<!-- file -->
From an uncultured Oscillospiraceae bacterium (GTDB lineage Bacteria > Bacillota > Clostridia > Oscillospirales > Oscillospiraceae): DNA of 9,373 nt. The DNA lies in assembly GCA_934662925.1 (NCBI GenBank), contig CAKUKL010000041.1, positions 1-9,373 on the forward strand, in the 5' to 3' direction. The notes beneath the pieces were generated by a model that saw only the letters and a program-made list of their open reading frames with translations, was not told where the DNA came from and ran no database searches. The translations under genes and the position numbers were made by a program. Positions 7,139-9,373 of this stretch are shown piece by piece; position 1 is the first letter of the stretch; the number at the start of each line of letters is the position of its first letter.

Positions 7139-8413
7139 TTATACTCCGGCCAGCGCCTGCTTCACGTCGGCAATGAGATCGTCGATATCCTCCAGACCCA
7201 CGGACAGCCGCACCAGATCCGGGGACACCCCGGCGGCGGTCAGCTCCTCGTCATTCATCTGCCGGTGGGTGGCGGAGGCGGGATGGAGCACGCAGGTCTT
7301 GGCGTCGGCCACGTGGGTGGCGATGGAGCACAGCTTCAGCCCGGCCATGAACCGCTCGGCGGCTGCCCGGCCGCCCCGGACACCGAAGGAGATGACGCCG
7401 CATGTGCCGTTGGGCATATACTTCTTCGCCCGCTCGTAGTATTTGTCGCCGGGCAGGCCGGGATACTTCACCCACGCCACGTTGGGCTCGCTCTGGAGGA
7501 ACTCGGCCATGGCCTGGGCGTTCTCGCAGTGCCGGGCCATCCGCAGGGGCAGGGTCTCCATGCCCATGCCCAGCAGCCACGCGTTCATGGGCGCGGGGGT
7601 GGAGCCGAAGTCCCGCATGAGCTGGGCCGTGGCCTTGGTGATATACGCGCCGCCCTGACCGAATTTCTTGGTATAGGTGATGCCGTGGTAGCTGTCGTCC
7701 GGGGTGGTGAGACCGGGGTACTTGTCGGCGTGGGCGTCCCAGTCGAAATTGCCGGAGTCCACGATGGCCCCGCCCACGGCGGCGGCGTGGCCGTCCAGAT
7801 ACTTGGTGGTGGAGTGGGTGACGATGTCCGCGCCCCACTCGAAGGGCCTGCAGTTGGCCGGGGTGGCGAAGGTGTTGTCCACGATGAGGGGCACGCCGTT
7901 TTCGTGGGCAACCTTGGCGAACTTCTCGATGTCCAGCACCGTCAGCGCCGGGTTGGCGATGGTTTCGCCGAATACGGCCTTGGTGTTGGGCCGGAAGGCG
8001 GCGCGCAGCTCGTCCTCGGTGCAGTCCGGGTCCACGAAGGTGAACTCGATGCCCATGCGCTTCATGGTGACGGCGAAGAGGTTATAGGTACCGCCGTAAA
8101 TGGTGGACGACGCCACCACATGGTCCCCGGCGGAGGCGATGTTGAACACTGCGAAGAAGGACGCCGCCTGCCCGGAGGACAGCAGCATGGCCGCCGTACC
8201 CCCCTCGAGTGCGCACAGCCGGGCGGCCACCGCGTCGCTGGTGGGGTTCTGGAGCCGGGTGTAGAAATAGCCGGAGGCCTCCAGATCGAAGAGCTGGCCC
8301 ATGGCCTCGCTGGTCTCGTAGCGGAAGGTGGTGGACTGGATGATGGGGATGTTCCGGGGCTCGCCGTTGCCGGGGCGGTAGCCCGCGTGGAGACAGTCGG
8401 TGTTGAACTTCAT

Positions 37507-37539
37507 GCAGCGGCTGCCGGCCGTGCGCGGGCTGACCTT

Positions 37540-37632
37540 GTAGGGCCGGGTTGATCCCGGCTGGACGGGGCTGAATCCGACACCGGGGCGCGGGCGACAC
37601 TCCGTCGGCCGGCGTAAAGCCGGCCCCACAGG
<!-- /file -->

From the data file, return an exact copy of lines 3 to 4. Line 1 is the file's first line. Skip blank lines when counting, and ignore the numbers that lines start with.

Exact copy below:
7139 TTATACTCCGGCCAGCGCCTGCTTCACGTCGGCAATGAGATCGTCGATATCCTCCAGACCCA
7201 CGGACAGCCGCACCAGATCCGGGGACACCCCGGCGGCGGTCAGCTCCTCGTCATTCATCTGCCGGTGGGTGGCGGAGGCGGGATGGAGCACGCAGGTCTT